Curt Joa was born Aug 8, 1903, in Mannheim, Germany, and spent much of his early life in Obervolkach, where his grandparents lived. That home was undamaged by two world wars, and he maintained it until his death.
He studied engineering and business and received a master’s degree in mechanical engineering from Frankfurt University and a doctorate in business from Wurzburg University. Both were completed in 1924, after which he came to the United States.
He roamed the country a bit and had a series of jobs, including one as a car salesman. In Terre Haute, Indiana, he drove a milk truck. When he saw farmers wasting their time with frequent trips to town, he offered to run errands for 10 cents a trip.
Mr. Joa started work as an engineer for Bucyrus-Erie Co. in Evansville, Indiana, and was transferred to its plant in South Milwaukee. After a time with A.O. Smith, he joined Mirro Aluminum in Manitowoc, employed as a tool and die designer. When the Great Depression arrived, and cutbacks ensued, he gave up his job so a co-worker could keep his. Eager to strike out on his own, he became a consulting engineer and specialized in showing pulp and paper mills and malt houses how to cut waste.
In 1931, the Diana Company asked him to design a machine to help automate the production of sanitary napkins. In 1932, Joa officially formed his company. Curt G. Joa Inc. quickly earned a reputation as a leading machinery manufacturer for the disposable paper and nonwovens industries. Today, the company is in its third generation of family ownership, with a modern plant in Sheboygan Falls, Wisconsin and its European sales and engineering support offices located in Andernach, Germany. The company designs and manufactures equipment for the production of disposable diapers, adult incontinence products, and sanitary napkins, plus many other applications.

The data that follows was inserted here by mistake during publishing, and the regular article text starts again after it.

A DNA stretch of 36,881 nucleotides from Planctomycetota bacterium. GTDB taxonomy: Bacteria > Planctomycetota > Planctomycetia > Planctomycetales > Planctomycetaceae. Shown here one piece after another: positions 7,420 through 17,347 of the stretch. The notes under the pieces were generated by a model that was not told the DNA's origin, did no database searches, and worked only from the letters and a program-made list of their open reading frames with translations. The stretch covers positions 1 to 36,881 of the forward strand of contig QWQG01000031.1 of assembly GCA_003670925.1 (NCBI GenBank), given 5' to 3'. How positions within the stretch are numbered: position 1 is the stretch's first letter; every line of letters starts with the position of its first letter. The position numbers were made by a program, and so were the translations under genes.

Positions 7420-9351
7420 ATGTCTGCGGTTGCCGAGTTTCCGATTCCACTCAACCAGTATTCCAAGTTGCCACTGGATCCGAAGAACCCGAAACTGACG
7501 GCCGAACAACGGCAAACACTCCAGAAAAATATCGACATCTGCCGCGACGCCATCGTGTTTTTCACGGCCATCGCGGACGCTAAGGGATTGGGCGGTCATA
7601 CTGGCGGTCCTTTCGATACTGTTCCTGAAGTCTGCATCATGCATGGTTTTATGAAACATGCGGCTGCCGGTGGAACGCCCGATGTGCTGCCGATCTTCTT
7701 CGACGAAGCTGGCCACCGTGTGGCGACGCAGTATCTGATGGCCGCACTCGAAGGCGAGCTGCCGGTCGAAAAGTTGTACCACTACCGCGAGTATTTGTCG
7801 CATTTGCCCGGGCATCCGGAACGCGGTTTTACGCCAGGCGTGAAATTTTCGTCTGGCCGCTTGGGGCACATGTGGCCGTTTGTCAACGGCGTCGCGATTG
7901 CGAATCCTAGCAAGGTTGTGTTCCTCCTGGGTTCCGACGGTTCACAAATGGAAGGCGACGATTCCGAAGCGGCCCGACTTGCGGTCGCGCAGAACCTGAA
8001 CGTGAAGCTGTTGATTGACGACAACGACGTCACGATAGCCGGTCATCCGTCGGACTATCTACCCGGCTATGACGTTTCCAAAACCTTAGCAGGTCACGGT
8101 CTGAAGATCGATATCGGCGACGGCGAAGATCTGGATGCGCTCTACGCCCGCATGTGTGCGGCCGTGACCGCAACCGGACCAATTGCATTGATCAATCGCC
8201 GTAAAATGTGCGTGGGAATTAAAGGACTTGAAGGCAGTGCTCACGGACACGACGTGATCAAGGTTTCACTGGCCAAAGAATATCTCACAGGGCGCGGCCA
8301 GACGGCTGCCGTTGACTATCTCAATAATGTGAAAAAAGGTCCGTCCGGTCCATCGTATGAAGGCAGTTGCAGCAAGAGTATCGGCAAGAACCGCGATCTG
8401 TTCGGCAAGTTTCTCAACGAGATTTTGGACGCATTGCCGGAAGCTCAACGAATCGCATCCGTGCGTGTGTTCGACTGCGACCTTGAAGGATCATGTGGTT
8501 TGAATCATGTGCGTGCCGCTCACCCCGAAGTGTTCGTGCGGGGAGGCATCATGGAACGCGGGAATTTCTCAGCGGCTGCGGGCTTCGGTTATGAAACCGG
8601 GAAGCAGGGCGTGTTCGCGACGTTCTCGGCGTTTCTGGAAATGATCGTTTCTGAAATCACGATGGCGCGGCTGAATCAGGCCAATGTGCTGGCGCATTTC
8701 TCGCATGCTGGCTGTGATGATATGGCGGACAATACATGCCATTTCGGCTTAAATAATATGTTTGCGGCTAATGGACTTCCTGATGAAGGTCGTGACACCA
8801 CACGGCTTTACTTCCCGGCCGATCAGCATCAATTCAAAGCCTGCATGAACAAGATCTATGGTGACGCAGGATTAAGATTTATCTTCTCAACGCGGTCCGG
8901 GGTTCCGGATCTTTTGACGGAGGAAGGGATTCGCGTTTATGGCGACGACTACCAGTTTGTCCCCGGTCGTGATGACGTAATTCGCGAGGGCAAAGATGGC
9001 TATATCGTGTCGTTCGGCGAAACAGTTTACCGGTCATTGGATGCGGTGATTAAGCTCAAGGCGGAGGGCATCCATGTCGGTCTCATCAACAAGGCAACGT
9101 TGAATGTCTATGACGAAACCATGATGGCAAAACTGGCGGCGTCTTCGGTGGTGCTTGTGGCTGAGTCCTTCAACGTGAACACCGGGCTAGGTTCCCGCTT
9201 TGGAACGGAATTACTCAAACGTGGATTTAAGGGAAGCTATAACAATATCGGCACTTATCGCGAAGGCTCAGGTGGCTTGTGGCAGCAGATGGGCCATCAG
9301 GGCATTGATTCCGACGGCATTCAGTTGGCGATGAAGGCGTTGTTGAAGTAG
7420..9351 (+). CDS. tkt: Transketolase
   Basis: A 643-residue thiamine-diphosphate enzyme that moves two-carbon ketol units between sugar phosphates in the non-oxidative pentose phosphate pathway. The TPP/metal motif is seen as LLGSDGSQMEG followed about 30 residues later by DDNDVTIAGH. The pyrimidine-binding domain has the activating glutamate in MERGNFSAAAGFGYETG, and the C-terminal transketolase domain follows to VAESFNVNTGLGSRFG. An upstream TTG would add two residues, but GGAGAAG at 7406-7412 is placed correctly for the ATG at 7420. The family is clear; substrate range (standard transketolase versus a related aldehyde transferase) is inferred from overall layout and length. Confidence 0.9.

Mr. Joa received his first patent in 1934 for the world’s first completely automatic machine for making sanitary napkins. A total of 62 patents have been assigned to Mr. Joa, and 120 others have been assigned to Curt G. Joa, Inc. On most of his patents, he is listed as the single inventor. Of particular note, quite a number of his patents have been cited in subsequent patents, an example of leading originality.
He established “The Joa Plan,” building a plant in Fort Pierce, Florida, and offering half day employment to retired employees who could then supplement their pensions and Social Security checks and keep their minds and bodies active. He created the CARM Youth Camp in which boys primarily from Milwaukee worked and learned on the company farms. Astronaut James Lovell is an alumnus and visited the farm after his dramatic flight on Apollo 13 in 1970.
Articles about Mr. Joa have appeared in The Wall Street Journal, The Miami Journal, the Miami Herald, the Milwaukee Journal Sentinel, Today’s Health, Pathfinder, and The Exchangite. There is a chapter about “The Joa Plan” in the book, Earning Opportunities, published by the Michigan Press. Mr. Joa presented a paper on the subject of “Dry Fiberization of Pulp” at the 1977 Paper Synthetics Conference of TAPPI in Chicago.
He is a Life Fellow in the American Society of Mechanical Engineers.
In 1925, Mr. Joa met Martha Frieda Rydberg (deceased) in Vincennes, Indiana. They were married shortly after in Shawneetown, Illinois. They had three children, Curt G. Joa, Jr. (deceased), Anna Mae Miley (deceased), and Ruth Joyce Kiela (deceased). There are 14 grandchildren, 26 great-grandchildren, and 8 great-great-grandchildren.
Curt Joa died in Ocean Ridge, Florida, on November 8, 1998.